Dassault Mystère

The Dassault MD.452 Mystère is a 1950s French fighter-bomber.

MD.452 Mystère
Dassault Mystere II.jpg
Role Fighter-bomber
Manufacturer Dassault Aviation
First flight 23 February 1951
Introduction 1954
Retired 1963 (France)
Status Retired
Primary user French Air Force
Produced 1951–1957
Number built 171
Variants Dassault Mystère IV
Dassault Super Mystère


After the success of the Ouragan, Dassault was working on a more advanced machine which would take to the air in early 1951 as the MD.452 Mystère I.

The first prototype Mystère I was essentially an Ouragan with a 30-degree swept wing and modified tail surfaces. Two further prototypes followed, powered by the Rolls-Royce Tay 250 centrifugal-flow turbojet, an improved version of the Rolls-Royce Nene, built under license by Hispano-Suiza, and rated at 28.0 kN (6,300 lbf) thrust.

These three Mystère I prototypes led to two Mystère IIA prototypes, powered by the Tay and armed with four 20 mm (0.787 in) Hispano cannon; and then four Mystère IIB prototypes, which traded the four 20 mm (0.787 in) cannon for two 30 mm (1.181 in) DEFA revolver-type cannon. A Mystère IIA was the first French aircraft to break Mach 1 in controlled flight (in a dive), on 28 October 1951.

The eleven preproduction machines that followed were designated Mystère IIC, nine of which were fitted with the SNECMA Atar 101C axial-flow turbojet, rated at 24.5 kN (5,500 lbf) thrust, while two were experimentally fitted with the afterburning Atar 101F, with an afterburning thrust of 37.3 kN (8,400 lbf).

Operational historyEdit

The French Air Force ordered 150 Mystère IICs, with the first production machine flying in June 1954, being delivered in October of that year. The production aircraft featured the twin 30 mm (1.181 in) DEFA cannon, an Atar 101D turbojet with 29.4 kN (6,600 lbf) thrust, increased tail sweep, and revised intake trunking and internal fuel tank arrangement. Top speed was 1,030 km/h (560 kn; 640 mph) at low level. Details of external stores are unclear, but a reasonable assumption would be that they were similar to those of the Ouragan.

The last Mystère IIC was delivered in 1957, by which time the type was already being relegated to advanced training duties. Aircraft design was moving very quickly in the 1950s and even as the Mystère IIC was becoming operational, the better Dassault Mystère IVA was flying. The Mystère IIC was very much an interim type, though it did persist in the training role until 1963.

There were no foreign buyers for the Mystère II. As noted, the Israelis wanted to buy 24 but changed their minds and bought Mystère IVAs instead. It appears that the Mystère II was never used in combat.


MD 452 Mystère I
The first of three prototypes was essentially an Ouragan with a 30-degree swept wing and modified tail surfaces. Two further prototypes followed, powered by the 28.0 kN (6,300 lbf) Rolls-Royce Tay 250 centrifugal-flow turbojet.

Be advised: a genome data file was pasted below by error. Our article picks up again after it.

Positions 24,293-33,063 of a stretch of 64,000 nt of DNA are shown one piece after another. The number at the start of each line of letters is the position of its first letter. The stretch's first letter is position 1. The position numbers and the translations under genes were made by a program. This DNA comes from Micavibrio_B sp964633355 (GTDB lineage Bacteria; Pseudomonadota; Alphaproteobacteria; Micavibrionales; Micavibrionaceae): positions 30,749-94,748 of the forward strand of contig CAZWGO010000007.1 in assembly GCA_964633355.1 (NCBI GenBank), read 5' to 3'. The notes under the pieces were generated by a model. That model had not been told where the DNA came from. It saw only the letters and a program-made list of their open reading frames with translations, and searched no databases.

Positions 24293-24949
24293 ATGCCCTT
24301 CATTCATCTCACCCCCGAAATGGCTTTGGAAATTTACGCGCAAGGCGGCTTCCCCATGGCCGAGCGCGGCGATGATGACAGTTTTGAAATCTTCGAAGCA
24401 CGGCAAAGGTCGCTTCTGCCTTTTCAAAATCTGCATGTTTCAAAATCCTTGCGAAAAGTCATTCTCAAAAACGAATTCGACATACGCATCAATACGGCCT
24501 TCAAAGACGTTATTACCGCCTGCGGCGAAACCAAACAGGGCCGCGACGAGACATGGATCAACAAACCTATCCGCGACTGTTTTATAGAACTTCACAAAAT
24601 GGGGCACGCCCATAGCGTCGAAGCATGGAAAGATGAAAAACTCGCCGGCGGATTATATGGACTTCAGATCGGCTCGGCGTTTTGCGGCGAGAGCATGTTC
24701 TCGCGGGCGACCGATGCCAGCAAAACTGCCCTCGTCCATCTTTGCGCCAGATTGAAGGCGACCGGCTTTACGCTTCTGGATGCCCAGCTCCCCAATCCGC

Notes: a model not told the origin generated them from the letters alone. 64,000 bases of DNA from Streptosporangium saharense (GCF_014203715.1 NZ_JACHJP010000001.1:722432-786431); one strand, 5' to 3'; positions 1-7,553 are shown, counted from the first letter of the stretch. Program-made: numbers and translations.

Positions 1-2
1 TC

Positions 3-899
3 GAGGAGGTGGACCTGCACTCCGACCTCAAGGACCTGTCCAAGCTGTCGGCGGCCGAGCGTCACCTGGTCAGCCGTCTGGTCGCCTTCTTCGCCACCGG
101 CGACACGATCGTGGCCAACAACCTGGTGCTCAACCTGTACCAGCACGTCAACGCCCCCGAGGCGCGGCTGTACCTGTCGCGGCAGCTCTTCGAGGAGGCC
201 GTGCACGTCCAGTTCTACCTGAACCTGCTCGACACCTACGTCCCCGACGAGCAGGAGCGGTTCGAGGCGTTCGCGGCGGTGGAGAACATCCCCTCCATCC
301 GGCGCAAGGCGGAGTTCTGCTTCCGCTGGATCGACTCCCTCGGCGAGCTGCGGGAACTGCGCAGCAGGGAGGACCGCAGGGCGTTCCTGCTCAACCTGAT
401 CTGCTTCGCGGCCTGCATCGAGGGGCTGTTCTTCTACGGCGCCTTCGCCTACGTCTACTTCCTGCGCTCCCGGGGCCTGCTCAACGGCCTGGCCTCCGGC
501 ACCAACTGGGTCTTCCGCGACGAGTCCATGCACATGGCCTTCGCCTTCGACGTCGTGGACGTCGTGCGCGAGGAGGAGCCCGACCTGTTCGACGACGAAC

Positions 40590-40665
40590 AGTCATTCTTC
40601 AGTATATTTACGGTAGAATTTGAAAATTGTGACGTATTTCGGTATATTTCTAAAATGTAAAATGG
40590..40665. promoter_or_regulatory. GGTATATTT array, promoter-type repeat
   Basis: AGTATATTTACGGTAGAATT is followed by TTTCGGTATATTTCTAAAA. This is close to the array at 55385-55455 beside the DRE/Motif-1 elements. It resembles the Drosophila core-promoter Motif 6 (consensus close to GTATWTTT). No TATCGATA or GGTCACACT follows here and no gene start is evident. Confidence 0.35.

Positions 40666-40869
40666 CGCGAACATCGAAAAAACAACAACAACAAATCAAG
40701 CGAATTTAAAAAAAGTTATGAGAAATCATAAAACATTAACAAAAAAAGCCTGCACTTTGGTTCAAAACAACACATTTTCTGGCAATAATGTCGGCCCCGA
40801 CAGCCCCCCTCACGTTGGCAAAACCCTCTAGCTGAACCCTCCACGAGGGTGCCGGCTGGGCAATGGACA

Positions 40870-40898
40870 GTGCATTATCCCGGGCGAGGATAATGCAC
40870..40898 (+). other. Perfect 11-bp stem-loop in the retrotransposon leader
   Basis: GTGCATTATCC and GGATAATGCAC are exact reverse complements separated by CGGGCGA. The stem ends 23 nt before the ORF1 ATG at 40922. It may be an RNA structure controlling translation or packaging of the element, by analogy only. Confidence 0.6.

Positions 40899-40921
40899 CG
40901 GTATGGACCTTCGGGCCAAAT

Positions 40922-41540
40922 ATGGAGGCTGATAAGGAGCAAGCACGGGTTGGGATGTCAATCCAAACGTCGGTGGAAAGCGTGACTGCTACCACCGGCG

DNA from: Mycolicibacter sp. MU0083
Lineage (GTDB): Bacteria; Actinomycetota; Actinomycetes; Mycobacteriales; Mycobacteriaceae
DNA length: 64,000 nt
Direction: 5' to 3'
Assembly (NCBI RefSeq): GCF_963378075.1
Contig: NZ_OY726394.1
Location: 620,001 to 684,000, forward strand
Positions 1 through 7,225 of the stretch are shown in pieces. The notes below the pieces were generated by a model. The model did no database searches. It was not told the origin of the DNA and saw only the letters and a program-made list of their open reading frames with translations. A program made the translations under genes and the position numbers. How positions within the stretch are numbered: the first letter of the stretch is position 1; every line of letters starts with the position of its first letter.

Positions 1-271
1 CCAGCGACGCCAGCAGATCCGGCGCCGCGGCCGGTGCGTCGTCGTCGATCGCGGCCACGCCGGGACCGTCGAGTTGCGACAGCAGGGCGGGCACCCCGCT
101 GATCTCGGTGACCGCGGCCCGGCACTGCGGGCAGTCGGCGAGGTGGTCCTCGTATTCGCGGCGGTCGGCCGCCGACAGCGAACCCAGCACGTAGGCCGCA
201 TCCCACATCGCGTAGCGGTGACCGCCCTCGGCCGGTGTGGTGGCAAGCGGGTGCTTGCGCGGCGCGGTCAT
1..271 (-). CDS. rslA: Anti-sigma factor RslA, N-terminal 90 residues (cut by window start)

MD 452 Mystère IIA
Two prototypes powered by the Tay and armed with four Hispano 20 mm cannon.
MD 452 Mystère IIB
Four IIB prototypes traded the four 20 mm (0.787 in) cannon for two 30 mm (1.181 in) DEFA cannon
MD 452 Mystère IIC
The standard production aircraft for the French Air Force, with 150 delivered from June 1954. Eleven preproduction IICs were used for operational evaluation and trials with SNECMA Atar 101C axial-flow turbojet and the afterburning Atar 101F.
MD 453 Mystère IIIN
A single Mystère prototype built with lateral intakes and a two-seat cockpit, to continue development of the MD 451 Aladin initiated with the MD 450-30-L modified Ouragan. First flown on 18 July 1952 the sole IIIN was never fitted with a radar and was used for ejection seat trials once development of the MD 451 was abandoned. The second and third prototypes were cancelled before completion.


Dassault Mystère II 1956-1957

Specifications (Mystère IIC)Edit

Data from The Complete Book of FightersGreen, William; Gordon Swanborough (1997). The Complete Book of Fighters. London: Salamander Books Limited. p. 148. ISBN 1-85833-777-1.

General characteristics

  • Crew: one
  • Length: 11.7 m (38 ft 5 in)
  • Wingspan: 13.1 m (43 ft 0 in)
  • Height: 4.26 m (14 ft 0 in)
  • Wing area: 30.3 m2 (326 sq ft)
  • Empty weight: 5,225 kg (11,519 lb)
  • Max takeoff weight: 7,475 kg (16,480 lb)
  • Powerplant: 1 × SNECMA Atar 101D axial flow turbojet, 29.4 kN (6,600 lbf) thrust


  • Maximum speed: 1,060 km/h (660 mph, 570 kn)
  • Range: 885 km (550 mi, 478 nmi)
  • Service ceiling: 15,250 m (50,030 ft)
  • Rate of climb: 23 m/s (4,500 ft/min)


  • Guns: 2× 30 mm (1.181 in) DEFA cannon with 150 rounds per gun
  • Rockets: 2× Matra rocket pods with 18× 68 mm (2.68 in) SNEB rockets each
  • Bombs: 900 kg (2,000 lb) of payload on four external hardpoints, including a variety of bombs or Drop tanks

Gate guardianEdit

This plane can be seen as gate guardian at the Aérodrome d'Abbeville-Drucat (N 50° 08.361 E 001° 49.509)

See alsoEdit

Related development

Aircraft of comparable role, configuration and era

Related lists


  • Green, William; Swanborough, Gordon (1997). The Complete Book of Fighters. London: Salamander Books. p. 148. ISBN 1-85833-777-1.
  • Donald, David; Lake, Jon, eds. (1996). Encyclopedia of world military aircraft. AIRtime Publishing. ISBN 1-880588-24-2.
  • Kopenhagen, Wilfried, ed. (1987). Das große Flugzeug-Typenbuch [The large airplane type book] (in German). Transpress. ISBN 3-344-00162-0.

The initial version of this article was based on a public domain article from Greg Goebel's Vectorsite.